Socrates implied throughout the court case that he has an obligation to follow a higher law than that of the city. He must follow his conscience in matters of personal action. Here, however, he displays a paradox, like later proponents of civil disobedience. While maintaining the duty to breach a particular law (here to question traditional views even if it is not permitted), he still affirms a basic duty to the system of law. He must accept the punishment the city-state provides for breaching that particular law.

The entire point is not so clearly laid out as it is displayed. Though these fundamental principles of what will become civil disobedience are not all clearly synthesized in a treatise, the basis for the argument is clearly to be reconstructed from the text.

There are some further elements in a teaching of civil disobedience as later developed missing here. In John Rawls 20th century theoretical formulation of the ideas, it is important that the breaches of the law be done with the purpose of pointing out the failure in the legal system to those in power so that they reform it. In most cases, civil disobedience later occurs not with individual actors, who would likely be ineffectual, but as part of a social movement.

Nonetheless, whatever differences there are between civil disobedience as a developed teaching and Socrates’ depicted actions in the trial and death scenes, there are some remarkable similarities. In the ideas depicted in these final scenes of Socrates life, we thus see two vital ideas for the later history of thought: the idea that there is a tacit contract between an individual and her polity; and the kernel of the often related teaching on civil disobedience.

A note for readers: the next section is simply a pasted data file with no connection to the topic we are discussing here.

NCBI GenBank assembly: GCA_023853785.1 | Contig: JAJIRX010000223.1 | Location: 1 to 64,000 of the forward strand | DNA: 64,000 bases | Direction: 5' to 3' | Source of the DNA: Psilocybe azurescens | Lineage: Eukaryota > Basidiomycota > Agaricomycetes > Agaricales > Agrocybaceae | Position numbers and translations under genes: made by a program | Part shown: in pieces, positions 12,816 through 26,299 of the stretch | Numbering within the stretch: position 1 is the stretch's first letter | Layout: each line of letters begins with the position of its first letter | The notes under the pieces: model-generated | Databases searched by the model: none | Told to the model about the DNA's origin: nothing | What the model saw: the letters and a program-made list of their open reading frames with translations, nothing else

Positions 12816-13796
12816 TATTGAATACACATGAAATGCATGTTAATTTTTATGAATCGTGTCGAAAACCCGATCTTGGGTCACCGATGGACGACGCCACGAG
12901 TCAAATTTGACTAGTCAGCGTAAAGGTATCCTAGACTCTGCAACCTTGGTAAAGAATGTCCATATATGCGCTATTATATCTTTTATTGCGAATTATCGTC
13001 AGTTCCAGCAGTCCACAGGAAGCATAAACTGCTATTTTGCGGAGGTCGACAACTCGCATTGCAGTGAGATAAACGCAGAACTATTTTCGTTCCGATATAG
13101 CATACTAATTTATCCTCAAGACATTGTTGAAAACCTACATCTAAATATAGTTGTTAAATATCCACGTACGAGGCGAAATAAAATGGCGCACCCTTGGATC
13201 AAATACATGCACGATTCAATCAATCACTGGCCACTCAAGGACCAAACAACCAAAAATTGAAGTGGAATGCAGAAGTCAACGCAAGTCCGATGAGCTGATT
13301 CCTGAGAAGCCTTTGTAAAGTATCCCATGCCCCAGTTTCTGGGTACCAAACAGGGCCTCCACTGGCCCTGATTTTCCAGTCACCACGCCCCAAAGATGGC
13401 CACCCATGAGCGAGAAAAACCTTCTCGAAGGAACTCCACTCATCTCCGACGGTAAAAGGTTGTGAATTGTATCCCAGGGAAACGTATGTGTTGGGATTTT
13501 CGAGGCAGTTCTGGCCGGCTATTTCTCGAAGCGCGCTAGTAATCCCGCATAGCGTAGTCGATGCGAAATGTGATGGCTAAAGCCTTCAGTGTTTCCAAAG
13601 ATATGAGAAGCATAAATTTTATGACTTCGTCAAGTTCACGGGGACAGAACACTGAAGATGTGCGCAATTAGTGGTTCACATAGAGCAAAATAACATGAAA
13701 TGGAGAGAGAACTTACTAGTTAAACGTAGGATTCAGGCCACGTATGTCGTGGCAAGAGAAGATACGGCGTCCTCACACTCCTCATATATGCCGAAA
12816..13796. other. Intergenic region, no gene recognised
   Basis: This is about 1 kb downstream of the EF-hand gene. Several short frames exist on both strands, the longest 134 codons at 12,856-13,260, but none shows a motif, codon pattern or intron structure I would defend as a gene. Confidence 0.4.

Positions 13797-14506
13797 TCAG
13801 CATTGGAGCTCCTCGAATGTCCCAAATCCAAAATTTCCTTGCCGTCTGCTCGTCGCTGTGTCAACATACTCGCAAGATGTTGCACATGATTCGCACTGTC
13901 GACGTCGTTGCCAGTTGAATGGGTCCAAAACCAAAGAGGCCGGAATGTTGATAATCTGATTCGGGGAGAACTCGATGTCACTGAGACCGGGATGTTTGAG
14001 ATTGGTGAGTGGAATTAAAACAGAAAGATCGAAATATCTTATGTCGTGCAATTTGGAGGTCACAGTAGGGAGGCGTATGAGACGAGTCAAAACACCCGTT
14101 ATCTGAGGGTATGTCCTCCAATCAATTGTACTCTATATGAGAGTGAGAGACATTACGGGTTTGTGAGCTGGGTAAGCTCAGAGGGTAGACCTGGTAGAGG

On death and the soul

Phaedo is thought to be a middle-period work of Plato. In it, Plato develops ideas on the immortality of the soul that many scholars think differ from Socrates’ own views. In part, this is because they show a tension with other views that are expressed on the soul by Socrates in the Apology. In that dialogue, contemplating death Socrates assures his friends that there is no need to fear, for it is one of two things. Either it is a night of dreamless sleep, which should cause none to worry, or it is as the poets claim, which is a reason to be cheerful. Socrates expresses a hope that it is the latter, but without a worry if it is not.

In Phaedo more Platonic views of the soul are introduced. In that dialogue, Socrates wife, Xanthippe and his child were sitting with Socrates when his friends entered to speak to him. They are led away after the arrival of his friends. In the ensuing scenes, the character Socrates is together with Crito, Cebes, Simmias, and Phaedo discussing many (of Plato’s) ideas about the soul.